"Under the Australian consumer law, all goods or services supplied to consumers come with automatic consumer guarantees that they are of acceptable quality and fit for the goal for which they were sold".
Game publishing and digital distribution giant Valve has been fined £1.64 million by an Australian court for participating in what was described as 'misleading or deceptive conduct' over the refund policy on its Steam platform.
In 2016, the Full Court of the Federal Court of Australia ruled that the developer had to abide by the ACL and it's digital platform, Steam, was in violation of the country's consumer laws due to lacking an explicit refund policy in 2014. But with the High Court dismissing Valve's appeals and the court systems saying that Valve did do business in the country and is bound by the laws, the ACCC says that this court's decision to strike down the appeal and move forward is important for setting a precedent for future overseas business interactions.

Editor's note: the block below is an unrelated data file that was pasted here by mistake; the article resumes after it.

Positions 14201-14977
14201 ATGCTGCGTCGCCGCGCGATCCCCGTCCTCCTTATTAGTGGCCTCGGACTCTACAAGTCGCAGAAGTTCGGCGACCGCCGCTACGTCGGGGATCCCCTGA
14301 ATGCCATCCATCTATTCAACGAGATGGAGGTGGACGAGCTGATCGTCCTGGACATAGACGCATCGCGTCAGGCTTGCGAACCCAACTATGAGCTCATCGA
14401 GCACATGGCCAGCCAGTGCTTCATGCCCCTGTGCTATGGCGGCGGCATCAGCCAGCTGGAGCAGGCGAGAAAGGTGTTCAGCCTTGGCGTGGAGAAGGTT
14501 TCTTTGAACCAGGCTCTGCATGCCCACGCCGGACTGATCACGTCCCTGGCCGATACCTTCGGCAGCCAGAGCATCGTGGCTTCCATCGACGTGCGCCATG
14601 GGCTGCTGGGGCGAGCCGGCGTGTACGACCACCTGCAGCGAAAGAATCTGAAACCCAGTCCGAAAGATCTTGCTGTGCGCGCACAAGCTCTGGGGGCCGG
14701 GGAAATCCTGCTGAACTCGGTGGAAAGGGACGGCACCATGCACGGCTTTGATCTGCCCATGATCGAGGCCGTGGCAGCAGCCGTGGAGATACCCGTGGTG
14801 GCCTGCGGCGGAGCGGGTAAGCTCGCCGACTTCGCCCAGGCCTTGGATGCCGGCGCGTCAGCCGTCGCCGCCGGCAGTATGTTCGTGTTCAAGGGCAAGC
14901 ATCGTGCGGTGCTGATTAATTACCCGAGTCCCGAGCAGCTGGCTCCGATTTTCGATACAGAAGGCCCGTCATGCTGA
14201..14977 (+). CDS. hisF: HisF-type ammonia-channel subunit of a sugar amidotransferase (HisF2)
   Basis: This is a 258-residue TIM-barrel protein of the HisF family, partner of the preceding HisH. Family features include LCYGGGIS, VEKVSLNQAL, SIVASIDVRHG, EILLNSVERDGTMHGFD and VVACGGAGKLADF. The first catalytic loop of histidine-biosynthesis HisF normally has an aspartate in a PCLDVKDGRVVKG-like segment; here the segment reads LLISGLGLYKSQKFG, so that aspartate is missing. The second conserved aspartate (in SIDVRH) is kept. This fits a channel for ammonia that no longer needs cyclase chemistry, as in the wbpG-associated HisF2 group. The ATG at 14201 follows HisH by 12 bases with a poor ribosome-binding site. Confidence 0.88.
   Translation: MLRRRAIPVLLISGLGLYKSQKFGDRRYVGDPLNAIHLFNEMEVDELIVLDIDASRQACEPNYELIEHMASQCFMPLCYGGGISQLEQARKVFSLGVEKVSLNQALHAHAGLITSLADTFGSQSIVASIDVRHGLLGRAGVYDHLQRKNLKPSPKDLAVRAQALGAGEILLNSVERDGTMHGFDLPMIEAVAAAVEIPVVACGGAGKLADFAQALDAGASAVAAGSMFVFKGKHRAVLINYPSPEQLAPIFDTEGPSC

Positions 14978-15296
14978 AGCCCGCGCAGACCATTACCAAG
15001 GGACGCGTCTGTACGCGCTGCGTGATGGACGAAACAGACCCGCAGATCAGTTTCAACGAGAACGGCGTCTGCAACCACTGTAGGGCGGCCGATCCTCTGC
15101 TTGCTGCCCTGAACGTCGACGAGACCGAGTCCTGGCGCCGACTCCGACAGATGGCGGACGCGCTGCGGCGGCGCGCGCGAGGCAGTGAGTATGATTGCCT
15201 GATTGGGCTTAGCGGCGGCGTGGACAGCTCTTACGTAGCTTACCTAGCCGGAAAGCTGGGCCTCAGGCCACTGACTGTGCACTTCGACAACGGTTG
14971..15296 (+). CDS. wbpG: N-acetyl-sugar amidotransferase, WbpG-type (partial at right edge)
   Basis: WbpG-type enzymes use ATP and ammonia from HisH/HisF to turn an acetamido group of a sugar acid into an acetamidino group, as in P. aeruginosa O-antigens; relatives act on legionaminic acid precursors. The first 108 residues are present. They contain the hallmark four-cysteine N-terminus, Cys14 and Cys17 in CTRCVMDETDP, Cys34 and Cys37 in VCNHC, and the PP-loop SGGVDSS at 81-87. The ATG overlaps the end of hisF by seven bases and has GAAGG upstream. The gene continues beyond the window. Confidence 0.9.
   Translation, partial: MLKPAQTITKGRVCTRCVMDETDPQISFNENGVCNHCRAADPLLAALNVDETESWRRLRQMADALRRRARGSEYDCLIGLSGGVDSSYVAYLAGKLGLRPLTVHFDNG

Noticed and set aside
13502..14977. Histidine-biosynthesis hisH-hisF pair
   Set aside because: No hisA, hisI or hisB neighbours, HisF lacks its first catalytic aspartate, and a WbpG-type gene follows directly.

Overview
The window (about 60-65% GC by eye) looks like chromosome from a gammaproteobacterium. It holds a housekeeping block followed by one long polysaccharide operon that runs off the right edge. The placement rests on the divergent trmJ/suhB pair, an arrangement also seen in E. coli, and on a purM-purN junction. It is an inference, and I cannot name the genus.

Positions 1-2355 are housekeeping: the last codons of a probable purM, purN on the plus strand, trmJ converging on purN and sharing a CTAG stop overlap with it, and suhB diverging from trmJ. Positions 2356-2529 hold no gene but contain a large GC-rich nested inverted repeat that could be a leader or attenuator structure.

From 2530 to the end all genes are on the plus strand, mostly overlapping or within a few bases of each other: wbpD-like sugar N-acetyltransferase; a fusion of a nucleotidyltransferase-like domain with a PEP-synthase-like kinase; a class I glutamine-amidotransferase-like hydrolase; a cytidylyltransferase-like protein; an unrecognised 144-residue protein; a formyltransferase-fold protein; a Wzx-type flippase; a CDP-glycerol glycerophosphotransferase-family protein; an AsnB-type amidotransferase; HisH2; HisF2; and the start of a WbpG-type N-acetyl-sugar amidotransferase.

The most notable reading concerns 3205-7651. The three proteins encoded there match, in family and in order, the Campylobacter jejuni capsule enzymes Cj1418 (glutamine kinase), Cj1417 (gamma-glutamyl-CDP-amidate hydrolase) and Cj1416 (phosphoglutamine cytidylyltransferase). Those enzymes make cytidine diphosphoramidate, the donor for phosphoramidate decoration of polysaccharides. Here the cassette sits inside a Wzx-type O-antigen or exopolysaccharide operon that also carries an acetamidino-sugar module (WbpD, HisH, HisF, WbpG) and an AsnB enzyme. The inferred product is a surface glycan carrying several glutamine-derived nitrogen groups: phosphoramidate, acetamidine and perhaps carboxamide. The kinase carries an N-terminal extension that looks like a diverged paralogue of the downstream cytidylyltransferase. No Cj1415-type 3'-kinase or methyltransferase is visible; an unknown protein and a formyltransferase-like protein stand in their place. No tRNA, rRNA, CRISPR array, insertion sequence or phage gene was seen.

But in 2014, refunds were required by Australian law. "If customers buy a product online that is faulty, they are entitled to the same right to a fix, replacement, or refund as if they'd walked in to a store". In a statement, the ACCC says that this "is the final decision on this issue". Valve only offered them on a case-by-case basis at the time. Valve was accused by the ACCC of misleading consumers over a guarantee of refund. First, it argued it technically didn't conduct business in Australia, therefore Australian Consumer Law did not apply to Valve and the games it sold through the Steam client.
In December of 2017, Valve appealed the decision of the Full Federal Court that found the company in violation of Australian Consumer Law and said that it must pay a penalty of $3 million.
Back in March 2016, Justice Edelman stated that Valve had "established game servers in Australia, it had content delivery networks in Australia and it knew it had approximately 2.2 million subscribers in Australia".